Is it seriously already the end of September!? This month has flown by! Granted, I have been keeping pretty busy. Dominating in my Fantasy Leagues and watching as much Football as possible tends to make time fly by (you know, that plus work, life, etc.). It’s true what they say – the older you get; the faster time seems to go). Anyway, the end of September means Fall is officially here, which also means the typical rush for consumption of all things pumpkin is also back in full force. Pumpkin Spice, despite its complete popularity, is not everyone’s favorite fall drink – as evidenced by our first question of this session. So if this sounds like you (or even if you’re looking to add more drinks to your fall coffee raptor), keep reading for the other ways you can get your seasonal drink fix, without having to succumb to the pumpkin spice craze.
It's Pumpkin Spice Latté Season...but I hate pumpkin and anything spicy. What are some other Fall beverages I can order?
Before we begin, please ask what seasonal drinks are available before you order. Sure, lots of coffee houses keep pumpkin spice year-round, (yet no one seems to order it until Starbucks puts it back on the seasonal menu). But you never know and you don’t want to have your heart set on ordering something that ends up being unavailable. So, the first thing to do is to ask, use your words or phone if you don't feel like talking, but everything is so much easier when you communicate with your favorite barista!
My favorite go to beverage for the Fall is...you guessed it! Tequila! But sometimes I like to mix it up in between those sweet agave nectar drinks. When this happens, I find myself with a nice hot Chai Tea Latté for the Fall.
Also as the Holidays approach, be on the lookout for your local coffee shop (like Rise!), stocking up on apple cider. Since I never grew out of the sweet coffee beverages, I even like to add some caramel to my cider, making a caramel spiced cider that tastes just like a caramel apple! You could also put a shot of chocolate and/or caramel in your coffee as well. It’s not “season specific” per say, but it will make your coffee taste extra special!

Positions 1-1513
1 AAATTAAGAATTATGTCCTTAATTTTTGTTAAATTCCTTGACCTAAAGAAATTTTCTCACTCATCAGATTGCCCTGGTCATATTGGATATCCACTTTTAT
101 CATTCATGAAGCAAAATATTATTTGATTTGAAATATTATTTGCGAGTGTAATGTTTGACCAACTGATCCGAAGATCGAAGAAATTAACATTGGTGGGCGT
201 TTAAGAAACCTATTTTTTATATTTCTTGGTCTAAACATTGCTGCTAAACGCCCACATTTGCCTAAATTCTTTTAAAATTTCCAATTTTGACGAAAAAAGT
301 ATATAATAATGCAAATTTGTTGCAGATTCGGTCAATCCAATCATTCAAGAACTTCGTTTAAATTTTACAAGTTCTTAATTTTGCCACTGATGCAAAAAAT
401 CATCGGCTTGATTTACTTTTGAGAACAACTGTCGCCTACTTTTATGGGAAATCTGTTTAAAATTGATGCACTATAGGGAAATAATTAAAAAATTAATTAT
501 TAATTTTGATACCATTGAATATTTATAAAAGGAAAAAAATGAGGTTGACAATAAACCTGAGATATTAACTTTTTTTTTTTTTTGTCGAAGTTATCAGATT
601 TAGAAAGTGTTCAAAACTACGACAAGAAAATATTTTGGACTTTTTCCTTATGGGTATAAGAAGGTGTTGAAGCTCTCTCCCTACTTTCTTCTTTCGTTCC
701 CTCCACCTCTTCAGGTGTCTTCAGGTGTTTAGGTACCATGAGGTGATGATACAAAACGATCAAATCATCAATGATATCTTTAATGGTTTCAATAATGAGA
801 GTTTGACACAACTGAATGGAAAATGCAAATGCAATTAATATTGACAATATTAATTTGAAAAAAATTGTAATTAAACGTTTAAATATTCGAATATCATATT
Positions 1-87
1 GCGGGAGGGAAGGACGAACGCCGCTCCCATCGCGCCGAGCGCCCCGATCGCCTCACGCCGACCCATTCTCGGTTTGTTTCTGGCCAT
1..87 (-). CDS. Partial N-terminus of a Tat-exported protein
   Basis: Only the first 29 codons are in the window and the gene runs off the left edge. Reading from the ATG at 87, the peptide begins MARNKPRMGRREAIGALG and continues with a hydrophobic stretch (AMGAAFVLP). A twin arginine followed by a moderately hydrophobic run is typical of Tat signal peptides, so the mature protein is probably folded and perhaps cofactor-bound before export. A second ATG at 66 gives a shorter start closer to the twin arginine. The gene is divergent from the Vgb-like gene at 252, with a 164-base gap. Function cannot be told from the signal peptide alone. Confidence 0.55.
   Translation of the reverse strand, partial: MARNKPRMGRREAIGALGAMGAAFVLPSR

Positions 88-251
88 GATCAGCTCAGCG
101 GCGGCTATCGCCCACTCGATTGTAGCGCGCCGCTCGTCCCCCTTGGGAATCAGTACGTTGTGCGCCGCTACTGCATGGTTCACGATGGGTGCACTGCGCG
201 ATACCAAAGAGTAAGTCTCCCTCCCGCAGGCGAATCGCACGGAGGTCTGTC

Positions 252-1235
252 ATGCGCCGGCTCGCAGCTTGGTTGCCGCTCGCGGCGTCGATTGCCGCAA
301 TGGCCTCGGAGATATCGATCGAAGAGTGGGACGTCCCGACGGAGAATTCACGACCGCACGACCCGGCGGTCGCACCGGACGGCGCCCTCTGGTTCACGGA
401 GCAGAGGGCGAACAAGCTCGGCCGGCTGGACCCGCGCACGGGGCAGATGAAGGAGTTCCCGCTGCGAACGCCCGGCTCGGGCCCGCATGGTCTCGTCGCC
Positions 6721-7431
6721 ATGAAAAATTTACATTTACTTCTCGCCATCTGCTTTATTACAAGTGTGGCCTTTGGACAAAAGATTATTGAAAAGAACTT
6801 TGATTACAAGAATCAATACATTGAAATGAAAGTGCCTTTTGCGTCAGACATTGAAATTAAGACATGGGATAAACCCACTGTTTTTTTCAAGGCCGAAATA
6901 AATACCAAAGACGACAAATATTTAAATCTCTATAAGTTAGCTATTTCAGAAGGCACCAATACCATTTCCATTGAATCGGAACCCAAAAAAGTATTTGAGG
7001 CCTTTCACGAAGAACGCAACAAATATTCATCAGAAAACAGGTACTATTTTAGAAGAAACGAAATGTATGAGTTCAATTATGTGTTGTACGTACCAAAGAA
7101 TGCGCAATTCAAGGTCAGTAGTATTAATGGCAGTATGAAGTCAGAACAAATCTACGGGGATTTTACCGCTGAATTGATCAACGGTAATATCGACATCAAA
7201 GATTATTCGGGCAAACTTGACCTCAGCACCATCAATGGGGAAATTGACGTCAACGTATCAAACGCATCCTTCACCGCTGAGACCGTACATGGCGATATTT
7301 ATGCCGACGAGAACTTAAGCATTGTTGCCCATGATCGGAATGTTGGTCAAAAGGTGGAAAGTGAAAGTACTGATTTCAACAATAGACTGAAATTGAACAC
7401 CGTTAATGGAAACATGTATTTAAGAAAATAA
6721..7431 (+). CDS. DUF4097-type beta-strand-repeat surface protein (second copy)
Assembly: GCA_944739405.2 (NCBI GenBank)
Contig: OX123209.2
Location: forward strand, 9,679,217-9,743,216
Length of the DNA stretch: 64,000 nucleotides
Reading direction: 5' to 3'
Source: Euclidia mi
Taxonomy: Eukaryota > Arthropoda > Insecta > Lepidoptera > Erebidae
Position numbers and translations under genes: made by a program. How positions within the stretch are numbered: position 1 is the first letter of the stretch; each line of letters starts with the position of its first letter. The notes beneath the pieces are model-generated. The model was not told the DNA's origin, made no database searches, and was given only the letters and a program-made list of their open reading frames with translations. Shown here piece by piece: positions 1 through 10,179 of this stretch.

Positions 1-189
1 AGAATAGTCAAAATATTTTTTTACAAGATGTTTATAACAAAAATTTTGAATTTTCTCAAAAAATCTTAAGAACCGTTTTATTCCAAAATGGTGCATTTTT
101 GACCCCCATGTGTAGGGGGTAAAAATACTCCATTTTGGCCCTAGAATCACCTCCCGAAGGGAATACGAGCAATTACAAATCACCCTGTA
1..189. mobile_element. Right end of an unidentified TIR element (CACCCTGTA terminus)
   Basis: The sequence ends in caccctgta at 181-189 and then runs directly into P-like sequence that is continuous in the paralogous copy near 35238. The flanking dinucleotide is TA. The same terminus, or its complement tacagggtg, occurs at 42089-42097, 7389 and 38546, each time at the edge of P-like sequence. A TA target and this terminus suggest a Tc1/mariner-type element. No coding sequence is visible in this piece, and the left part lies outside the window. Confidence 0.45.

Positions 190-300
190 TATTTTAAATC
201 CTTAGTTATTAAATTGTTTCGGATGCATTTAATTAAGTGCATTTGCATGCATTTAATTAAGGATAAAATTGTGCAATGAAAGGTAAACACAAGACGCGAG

I don’t want to sound like a dummy ordering coffee in Europe, what’s the big difference?
The coffee culture in Europe is much different from here in the United States of America. Europe has been well established for centuries, while the good old US of A is only 246 years old, and still a baby in the eyes of Europe. Here in America, we have become accustomed to picking up our coffee in the little time we have between tasks or on the way to work to guzzle down our cup of caffeine. Across the pond, coffee in the morning is meant to be consumed at a more leisurely pace to allow your body and mind to fully wake up, all while having a light pastry or bread to get the day started. So, it makes sense that ordering coffee differs also.
Coffee drinks are typically 8oz or less, mostly less, and are always a shot of espresso to start, or one café. You may order cappuccinos or lattés but do so only in the morning as milk is not so readily available as we have here. If you need your afternoon pick-me-up, they’ll likely serve you a shot of espresso with some (or a lot) of sugar. Just a quick little jolt to let you keep the day going. If you must have your milky and frothy coffee, they will make an exception after morning time, using a little dollop of foam with milk to tone down the strong coffee for you throughout the day. This is where the traditional macchiato comes from and not the sugary caramel macchiato from Starbucks.
Additionally, if you don’t want to sound like a total “yank”, never ask for a coffee with cream. Half-and-half doesn’t really exist out there, so you will likely just get a confused stare back at you if you do. And on that note, don’t look around for a side bar with milk and sugar to add in yourself either. In Europe it's typically custom for the barista to mix in any milks or sugars you request for you. Really your best bet is to either drink your coffee black or ask for a flat white if looking for the closest alternative to American coffee and cream. Also, remember that filtered coffee isn’t really a thing out there either; coffee = espresso. So, for a “normal” cup of black coffee, ask for an American (e.g., espresso diluted with hot water). For a more detailed breakdown of how to order coffee in different countries in Europe, check out this article by DU Abroad “How To Order Coffee Abroad!”If you have a topic or question you’d like me to tackle next month, don’t hesitate to ask! Submit an anonymous question or problem here. No name or email required.